Before starting a business, understand there are many laws you must know and understand. Otherwise, you can land in legal troubles that cost you financially and could lead to the closure of the business. It is wise to hire a business attorney who can walk you through the legalities and ensure you are protected.
One topic you want to know about is consumer protection laws governed by the Consumer Protection Agency.
Doing business is more than providing a service or product. How you treat your customers and their data is important, not only to the consumer but also to your brand.
Keep reading to learn more about five things to avoid that will keep you out of trouble.
What is the Consumer Protection Agency?
The Bureau of Consumer Protection falls under the Federal Trade Commission. The agency is responsible for:
- Developing and enforcing fair practices in the marketplace
- Educating both businesses and consumers on fair practices
- Investigating consumer complaints
- Taking legal action against a business that break consumer protection laws
The agency had eight divisions focusing on specific laws. They also have offices in major cities around the country.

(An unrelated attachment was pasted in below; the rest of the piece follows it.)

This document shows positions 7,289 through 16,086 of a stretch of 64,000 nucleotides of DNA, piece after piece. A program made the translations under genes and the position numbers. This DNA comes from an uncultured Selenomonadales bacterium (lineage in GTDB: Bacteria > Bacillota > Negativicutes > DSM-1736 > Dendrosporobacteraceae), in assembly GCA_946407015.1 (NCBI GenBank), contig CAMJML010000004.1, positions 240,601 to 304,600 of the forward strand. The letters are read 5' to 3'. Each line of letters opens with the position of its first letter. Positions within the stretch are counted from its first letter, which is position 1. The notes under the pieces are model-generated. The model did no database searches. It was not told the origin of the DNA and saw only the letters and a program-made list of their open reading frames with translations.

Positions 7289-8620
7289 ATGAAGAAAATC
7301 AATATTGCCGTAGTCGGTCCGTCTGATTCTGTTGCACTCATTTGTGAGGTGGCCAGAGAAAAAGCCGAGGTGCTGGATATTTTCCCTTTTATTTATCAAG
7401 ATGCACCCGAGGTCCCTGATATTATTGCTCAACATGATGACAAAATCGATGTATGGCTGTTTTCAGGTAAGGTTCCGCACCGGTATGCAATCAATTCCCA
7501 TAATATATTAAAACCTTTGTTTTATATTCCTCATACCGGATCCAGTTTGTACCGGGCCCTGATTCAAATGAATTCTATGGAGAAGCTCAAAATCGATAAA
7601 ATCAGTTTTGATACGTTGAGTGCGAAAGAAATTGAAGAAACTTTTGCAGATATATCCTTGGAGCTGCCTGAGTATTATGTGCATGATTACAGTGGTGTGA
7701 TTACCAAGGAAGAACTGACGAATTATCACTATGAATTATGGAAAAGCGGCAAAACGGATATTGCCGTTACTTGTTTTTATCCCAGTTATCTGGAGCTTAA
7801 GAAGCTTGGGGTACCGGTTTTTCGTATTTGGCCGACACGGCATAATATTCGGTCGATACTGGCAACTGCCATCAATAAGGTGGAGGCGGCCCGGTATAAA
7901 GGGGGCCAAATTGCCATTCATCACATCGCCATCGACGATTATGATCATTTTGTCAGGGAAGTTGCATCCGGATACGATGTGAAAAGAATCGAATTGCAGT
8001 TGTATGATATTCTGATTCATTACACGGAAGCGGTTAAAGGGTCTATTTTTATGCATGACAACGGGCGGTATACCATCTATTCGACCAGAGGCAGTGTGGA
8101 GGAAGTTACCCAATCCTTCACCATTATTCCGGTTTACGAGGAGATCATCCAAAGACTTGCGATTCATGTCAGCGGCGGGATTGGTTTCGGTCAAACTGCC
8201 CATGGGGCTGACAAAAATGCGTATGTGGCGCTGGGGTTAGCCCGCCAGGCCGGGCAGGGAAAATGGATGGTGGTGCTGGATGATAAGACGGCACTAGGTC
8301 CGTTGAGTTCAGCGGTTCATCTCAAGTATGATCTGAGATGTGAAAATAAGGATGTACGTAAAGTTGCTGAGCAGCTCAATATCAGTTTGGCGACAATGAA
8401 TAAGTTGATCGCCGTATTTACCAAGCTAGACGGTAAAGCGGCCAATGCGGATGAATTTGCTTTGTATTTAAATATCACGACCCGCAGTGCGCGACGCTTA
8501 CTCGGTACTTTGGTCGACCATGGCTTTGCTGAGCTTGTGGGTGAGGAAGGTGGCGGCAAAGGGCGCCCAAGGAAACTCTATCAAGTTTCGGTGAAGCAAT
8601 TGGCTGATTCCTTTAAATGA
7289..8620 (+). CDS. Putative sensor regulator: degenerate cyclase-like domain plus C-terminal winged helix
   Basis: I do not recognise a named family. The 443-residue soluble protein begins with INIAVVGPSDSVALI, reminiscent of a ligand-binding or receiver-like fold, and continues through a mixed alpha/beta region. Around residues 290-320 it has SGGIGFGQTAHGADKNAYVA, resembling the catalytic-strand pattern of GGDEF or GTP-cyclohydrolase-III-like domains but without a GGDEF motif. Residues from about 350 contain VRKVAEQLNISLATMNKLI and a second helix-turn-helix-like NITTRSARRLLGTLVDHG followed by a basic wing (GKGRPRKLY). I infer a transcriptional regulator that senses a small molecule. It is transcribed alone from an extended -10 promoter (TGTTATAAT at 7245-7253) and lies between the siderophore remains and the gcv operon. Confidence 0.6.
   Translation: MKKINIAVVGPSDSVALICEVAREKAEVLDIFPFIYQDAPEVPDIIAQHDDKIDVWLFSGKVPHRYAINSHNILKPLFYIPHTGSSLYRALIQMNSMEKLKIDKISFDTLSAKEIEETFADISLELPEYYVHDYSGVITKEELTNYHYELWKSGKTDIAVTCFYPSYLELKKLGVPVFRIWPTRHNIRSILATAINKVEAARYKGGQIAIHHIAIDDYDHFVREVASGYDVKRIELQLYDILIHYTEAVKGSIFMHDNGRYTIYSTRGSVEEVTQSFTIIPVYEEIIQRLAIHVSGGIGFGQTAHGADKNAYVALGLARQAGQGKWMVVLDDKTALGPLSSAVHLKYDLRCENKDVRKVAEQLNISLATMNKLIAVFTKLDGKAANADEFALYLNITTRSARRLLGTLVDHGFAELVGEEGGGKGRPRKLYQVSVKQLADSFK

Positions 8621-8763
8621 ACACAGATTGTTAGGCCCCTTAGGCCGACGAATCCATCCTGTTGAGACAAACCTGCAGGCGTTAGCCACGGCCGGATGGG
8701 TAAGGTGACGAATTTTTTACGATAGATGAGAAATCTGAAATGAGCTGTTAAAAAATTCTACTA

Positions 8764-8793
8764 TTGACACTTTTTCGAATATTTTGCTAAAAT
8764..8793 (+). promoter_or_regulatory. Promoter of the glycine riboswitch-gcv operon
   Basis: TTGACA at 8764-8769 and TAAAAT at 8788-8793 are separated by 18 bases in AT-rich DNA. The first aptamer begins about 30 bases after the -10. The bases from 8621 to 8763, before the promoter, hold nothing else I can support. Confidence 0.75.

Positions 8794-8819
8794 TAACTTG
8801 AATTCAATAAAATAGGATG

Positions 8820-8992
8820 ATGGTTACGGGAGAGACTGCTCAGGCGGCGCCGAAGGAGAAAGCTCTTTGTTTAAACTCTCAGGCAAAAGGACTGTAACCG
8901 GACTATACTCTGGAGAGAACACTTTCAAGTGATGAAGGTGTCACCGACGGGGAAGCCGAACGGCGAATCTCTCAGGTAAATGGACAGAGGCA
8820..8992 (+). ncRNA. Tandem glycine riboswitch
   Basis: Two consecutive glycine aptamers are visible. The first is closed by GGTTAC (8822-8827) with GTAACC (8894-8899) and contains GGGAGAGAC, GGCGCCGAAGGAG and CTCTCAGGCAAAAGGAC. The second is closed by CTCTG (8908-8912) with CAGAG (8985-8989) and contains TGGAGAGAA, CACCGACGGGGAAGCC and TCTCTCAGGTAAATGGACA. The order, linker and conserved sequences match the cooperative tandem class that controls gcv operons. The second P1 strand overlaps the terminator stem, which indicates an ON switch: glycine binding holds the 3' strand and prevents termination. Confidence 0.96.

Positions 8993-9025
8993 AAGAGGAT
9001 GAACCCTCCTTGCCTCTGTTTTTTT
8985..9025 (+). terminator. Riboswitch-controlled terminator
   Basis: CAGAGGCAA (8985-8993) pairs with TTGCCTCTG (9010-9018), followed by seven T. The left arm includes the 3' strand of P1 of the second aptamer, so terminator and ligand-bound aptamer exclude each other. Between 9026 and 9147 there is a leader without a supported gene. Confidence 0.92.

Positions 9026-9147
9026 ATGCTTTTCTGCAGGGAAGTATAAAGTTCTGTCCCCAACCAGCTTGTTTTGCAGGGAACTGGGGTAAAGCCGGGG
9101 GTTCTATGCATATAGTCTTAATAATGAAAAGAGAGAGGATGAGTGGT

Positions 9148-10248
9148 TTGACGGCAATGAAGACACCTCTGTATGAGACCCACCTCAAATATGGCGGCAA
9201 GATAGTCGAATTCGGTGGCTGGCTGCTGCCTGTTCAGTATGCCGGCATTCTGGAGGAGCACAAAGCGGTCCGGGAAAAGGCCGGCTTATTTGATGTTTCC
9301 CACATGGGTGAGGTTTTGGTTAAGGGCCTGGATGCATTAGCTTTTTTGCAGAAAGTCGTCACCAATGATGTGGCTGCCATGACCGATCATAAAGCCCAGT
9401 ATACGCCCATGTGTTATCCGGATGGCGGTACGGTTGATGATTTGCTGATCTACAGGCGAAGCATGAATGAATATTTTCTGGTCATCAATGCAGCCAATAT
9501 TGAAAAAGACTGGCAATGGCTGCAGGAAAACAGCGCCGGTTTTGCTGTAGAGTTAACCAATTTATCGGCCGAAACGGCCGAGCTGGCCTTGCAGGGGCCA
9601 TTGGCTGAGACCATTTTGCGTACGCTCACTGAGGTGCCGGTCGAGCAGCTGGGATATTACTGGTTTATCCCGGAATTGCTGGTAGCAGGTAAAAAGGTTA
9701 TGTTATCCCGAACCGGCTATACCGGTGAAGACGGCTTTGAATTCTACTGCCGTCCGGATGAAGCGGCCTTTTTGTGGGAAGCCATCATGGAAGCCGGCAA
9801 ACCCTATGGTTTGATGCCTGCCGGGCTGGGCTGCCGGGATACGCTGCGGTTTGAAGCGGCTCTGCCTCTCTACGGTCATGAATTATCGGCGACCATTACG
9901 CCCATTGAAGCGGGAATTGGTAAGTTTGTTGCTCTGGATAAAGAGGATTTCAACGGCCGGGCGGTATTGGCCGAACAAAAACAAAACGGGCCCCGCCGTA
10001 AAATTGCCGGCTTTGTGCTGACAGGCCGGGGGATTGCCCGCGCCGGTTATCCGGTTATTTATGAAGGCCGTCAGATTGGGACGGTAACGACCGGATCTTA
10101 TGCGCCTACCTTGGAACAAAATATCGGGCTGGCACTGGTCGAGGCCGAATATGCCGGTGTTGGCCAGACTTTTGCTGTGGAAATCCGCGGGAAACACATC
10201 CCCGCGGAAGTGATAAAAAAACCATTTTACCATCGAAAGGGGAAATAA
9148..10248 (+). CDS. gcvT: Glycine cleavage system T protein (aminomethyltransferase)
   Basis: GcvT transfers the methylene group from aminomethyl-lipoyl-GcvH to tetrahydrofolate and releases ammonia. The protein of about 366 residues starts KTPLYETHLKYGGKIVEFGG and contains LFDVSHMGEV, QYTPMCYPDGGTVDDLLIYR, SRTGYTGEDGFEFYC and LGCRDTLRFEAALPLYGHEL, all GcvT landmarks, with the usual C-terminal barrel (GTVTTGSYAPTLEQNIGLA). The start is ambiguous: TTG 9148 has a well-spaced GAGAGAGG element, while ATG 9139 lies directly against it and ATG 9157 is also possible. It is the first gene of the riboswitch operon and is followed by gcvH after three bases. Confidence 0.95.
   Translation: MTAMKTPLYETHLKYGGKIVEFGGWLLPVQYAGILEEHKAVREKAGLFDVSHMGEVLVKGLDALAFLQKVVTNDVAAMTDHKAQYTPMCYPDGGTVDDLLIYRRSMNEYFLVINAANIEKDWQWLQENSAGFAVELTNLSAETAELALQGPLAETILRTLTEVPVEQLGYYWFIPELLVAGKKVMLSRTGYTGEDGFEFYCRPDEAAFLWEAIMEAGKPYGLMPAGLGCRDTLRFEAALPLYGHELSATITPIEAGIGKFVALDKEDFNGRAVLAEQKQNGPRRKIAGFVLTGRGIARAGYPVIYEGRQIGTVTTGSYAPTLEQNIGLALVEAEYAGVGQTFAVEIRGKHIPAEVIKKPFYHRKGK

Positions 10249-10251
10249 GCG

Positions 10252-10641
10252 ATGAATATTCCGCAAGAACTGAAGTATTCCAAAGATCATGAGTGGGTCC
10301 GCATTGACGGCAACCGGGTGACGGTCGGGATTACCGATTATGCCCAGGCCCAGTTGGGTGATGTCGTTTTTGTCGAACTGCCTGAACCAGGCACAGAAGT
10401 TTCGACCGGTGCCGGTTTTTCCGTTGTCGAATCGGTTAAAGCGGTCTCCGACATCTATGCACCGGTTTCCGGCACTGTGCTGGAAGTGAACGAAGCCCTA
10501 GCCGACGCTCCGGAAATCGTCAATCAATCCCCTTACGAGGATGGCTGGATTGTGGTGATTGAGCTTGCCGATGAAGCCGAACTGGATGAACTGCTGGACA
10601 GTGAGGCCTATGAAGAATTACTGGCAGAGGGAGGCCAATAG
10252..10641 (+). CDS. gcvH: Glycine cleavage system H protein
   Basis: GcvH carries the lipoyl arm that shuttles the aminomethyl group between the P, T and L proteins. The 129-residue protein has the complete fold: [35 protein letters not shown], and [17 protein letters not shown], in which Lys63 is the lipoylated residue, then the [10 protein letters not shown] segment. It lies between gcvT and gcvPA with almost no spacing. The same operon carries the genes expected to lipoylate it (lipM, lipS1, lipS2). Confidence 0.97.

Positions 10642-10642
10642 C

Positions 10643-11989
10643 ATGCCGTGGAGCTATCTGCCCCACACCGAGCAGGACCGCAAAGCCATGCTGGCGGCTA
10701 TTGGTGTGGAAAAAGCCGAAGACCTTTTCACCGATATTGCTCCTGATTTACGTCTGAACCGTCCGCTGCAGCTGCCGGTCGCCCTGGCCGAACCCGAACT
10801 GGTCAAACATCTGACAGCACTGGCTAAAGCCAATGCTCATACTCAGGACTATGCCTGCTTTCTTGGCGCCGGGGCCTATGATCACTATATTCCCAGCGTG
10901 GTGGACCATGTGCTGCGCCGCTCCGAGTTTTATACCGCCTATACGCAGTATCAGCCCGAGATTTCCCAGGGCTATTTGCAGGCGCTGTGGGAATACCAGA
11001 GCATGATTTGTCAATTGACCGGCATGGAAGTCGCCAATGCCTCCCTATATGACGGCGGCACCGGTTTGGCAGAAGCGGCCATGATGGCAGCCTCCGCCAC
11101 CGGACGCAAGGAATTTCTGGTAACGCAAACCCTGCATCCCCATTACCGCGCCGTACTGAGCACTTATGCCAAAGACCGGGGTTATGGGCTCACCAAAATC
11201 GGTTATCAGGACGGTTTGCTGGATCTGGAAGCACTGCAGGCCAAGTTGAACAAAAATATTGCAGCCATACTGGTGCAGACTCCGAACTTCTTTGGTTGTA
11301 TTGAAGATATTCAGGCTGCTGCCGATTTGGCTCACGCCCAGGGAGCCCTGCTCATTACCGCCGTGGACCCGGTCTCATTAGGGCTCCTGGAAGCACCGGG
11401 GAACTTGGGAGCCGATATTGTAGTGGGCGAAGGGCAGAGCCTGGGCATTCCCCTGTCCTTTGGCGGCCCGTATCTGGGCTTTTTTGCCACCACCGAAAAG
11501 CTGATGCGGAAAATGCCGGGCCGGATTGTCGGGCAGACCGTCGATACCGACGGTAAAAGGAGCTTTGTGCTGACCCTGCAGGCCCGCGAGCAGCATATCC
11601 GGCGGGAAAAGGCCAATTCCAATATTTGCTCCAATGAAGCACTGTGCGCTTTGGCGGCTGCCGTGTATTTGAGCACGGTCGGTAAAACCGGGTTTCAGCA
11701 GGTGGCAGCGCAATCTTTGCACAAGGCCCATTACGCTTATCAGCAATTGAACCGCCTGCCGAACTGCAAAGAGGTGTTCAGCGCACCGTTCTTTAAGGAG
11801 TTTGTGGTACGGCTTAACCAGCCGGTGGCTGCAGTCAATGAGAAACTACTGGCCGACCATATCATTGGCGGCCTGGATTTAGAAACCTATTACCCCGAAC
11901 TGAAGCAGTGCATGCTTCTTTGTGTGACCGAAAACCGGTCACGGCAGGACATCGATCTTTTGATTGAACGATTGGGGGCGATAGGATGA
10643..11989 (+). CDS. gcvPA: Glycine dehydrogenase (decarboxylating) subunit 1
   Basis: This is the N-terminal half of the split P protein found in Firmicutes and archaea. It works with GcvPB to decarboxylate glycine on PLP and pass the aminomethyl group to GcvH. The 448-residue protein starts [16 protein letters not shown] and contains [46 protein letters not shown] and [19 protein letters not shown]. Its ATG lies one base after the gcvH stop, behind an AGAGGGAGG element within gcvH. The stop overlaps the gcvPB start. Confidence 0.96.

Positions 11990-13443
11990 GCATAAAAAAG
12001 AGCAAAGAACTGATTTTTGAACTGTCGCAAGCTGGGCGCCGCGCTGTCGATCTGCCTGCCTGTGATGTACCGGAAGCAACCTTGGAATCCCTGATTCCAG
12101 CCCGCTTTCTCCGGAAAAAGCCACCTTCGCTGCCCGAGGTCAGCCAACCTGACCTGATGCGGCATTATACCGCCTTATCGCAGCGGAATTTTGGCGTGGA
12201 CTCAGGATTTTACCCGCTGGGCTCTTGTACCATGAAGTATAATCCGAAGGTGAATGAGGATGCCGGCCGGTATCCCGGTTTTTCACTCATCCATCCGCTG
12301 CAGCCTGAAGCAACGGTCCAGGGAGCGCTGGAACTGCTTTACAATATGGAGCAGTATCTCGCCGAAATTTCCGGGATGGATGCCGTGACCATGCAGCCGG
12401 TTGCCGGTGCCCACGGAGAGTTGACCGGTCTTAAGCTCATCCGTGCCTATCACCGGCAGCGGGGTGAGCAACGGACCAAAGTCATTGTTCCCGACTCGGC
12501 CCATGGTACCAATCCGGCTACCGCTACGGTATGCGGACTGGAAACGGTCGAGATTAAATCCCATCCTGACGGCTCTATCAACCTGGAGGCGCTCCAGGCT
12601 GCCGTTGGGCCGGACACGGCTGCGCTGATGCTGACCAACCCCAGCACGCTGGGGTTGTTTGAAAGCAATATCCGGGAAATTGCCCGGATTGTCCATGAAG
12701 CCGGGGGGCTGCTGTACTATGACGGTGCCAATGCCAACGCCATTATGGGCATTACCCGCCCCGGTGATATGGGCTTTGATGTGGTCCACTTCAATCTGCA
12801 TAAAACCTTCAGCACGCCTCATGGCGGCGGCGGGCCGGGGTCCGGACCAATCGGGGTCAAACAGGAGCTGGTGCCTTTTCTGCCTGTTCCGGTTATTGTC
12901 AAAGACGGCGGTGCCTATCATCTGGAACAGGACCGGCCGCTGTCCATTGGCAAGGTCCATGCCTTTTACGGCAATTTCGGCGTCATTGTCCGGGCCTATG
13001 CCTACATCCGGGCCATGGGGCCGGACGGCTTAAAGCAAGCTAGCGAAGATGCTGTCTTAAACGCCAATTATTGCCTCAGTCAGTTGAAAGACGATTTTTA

1. Identity Breaches
Identity theft is at the forefront of both consumers and businesses. When people provide their personal data and financial information, they expect companies to keep that data secure.
The cost of each data breach hit $8.19 million in 2019. This number does not include represent both direct and indirect costs and fines imposed on businesses.
Misrepresentation in advertising is on the rise due to the enormous growth of online businesses. Just because you’re dealing with people online vs. in person, doesn’t mean you can be deceptive in your product offering.
Types of fraud include failure to disclose defects in motor vehicles and not mailing items purchased online. Contractors can also be fined for not being licensed or insured.
3. Truth in Lending
If you have a business that involves providing services through a financial agreement, you must fully disclose the terms and conditions. It is your responsibility to provide clear and understandable language in contracts.
4. Fair Credit Reporting
When a customer enters into a financial agreement the business owner has the right to report the debt to all credit bureaus. Business owners have a legal obligation to ensure the information they report is factual. They must also provide timely updates on payments and balances.
5. Anticompetitive Practices
According to consumer protection laws, businesses cannot participate in practices that give them an unfair advantage in the marketplace. This includes price fixing, supplier deals designed to shut-out competitors, and false advertising about competitors.
Treat Your Customers How You Want to be Treated
The best way to avoid a visit from the Consumer Protection Agency is to treat your customers the way you would want a business to treat you. When someone complains about their service or product address their concern immediately. Next, provide an amicable solution.
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